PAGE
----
production of B to the extent of most of the cost of the Toxic WasteB. Observe that under this traditional system, the production manager for Widget A can reduce the costs allocated to A's production only by reducing A's consumption of labor hours relative to those of B. Clearly, the production manager of B has little incentive either to reduce the use of Toxic WasteB or to search for and invest in improved production technologies that will eliminate the use of the chemical.
The research question for the reduction and elimination of environmental wastes thus revolves about the problem of the assignment of the costs of such wastes to the individual product managers who are in a position to control and ultimately eliminate the wastes. Assignment of the costs requires that all costs be identified with individual products to the extent possible.
Figure 4 modifies the traditional accounting system (Figure 2) to indicate how the accounting and "accountability" system needs to be changed to provide both the opportunity and the incentives to the manager of Widget B to reduce toxic waste. If the cost of the chemical is removed from the overhead pool and applied directly to Widget B, just as LaborB and MaterialsB are applied, then the manager of B will have an immediate incentive to focus attention on the control Of the cost. This system makes it possible to (1) ascertain the relevant controllable costs, (2) determine the operating risks (e.g., contingent liabilities resulting from the production of Toxic WasteB), and (3) seek other, less costly means of production for the product or contemplate its elimination from the product line.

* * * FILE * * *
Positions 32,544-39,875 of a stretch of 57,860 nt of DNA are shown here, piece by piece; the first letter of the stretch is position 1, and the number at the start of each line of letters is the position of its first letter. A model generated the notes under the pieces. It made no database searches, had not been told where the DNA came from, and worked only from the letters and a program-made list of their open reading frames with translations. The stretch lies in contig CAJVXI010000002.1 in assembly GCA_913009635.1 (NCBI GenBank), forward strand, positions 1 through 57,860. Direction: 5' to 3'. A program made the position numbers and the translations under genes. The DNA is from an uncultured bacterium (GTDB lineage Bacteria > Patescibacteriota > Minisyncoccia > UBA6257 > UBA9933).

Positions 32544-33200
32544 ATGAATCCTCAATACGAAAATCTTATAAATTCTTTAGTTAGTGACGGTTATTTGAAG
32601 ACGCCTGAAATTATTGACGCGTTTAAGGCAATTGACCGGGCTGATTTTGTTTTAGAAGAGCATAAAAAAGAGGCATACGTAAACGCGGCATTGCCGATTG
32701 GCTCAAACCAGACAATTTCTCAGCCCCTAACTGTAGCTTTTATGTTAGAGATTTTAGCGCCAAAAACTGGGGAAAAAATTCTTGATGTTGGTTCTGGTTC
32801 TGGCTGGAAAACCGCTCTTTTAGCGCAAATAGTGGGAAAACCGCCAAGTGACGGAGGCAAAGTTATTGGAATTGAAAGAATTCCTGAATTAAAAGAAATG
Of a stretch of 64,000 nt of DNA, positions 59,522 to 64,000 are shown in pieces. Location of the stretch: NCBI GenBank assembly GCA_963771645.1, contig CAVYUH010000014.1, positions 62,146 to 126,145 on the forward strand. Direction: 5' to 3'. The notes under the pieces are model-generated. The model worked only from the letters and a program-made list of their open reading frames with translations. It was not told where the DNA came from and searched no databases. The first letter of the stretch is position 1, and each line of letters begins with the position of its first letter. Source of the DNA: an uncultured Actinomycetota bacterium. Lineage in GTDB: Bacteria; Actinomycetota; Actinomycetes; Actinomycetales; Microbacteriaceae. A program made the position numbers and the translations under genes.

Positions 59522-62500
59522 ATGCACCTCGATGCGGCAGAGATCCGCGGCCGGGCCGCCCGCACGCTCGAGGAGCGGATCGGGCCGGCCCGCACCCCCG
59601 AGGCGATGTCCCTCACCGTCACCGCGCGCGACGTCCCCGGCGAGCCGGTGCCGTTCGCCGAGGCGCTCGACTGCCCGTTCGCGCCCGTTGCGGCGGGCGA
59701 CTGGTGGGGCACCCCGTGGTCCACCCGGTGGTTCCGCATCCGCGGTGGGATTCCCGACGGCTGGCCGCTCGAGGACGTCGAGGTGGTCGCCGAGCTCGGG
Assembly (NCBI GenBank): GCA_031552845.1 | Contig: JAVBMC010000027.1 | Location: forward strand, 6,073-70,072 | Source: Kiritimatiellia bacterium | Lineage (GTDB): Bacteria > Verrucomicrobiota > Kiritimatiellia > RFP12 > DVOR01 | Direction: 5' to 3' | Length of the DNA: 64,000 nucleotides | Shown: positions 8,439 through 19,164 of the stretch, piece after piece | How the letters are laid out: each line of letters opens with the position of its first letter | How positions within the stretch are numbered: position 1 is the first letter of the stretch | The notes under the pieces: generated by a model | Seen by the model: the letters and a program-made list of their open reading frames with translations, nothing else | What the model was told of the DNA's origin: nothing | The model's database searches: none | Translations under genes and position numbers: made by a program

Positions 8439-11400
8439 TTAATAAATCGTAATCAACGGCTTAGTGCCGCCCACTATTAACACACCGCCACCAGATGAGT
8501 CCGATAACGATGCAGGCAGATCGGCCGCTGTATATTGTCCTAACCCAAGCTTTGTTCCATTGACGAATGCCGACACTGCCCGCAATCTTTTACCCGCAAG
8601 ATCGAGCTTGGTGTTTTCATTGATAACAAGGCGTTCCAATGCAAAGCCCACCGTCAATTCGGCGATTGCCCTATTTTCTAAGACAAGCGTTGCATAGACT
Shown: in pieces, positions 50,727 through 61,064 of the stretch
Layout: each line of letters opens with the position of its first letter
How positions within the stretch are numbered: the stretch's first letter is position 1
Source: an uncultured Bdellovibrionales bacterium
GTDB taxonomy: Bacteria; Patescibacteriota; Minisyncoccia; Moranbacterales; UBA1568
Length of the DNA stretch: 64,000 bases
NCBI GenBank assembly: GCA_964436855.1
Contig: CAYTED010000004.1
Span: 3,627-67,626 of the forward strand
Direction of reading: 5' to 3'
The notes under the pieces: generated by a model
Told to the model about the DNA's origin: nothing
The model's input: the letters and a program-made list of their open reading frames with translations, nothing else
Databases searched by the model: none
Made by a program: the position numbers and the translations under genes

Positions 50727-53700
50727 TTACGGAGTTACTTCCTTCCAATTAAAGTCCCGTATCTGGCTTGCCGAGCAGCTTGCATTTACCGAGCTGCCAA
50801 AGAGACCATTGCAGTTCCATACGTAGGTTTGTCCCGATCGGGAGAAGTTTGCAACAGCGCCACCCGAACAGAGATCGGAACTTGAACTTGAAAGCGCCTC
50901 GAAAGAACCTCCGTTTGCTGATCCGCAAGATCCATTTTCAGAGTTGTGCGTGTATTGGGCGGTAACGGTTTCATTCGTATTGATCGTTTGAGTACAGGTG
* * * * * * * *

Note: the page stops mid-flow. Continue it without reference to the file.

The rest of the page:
Perhaps the most difficult issue to resolve is that of manager B's incentive compensation contract, if it is based at least partially on the profitability of B. Manager B will clearly suffer loss of wealth if the cost structure is arbitrarily changed. Thus, an essential part of the transition to a new accountability system is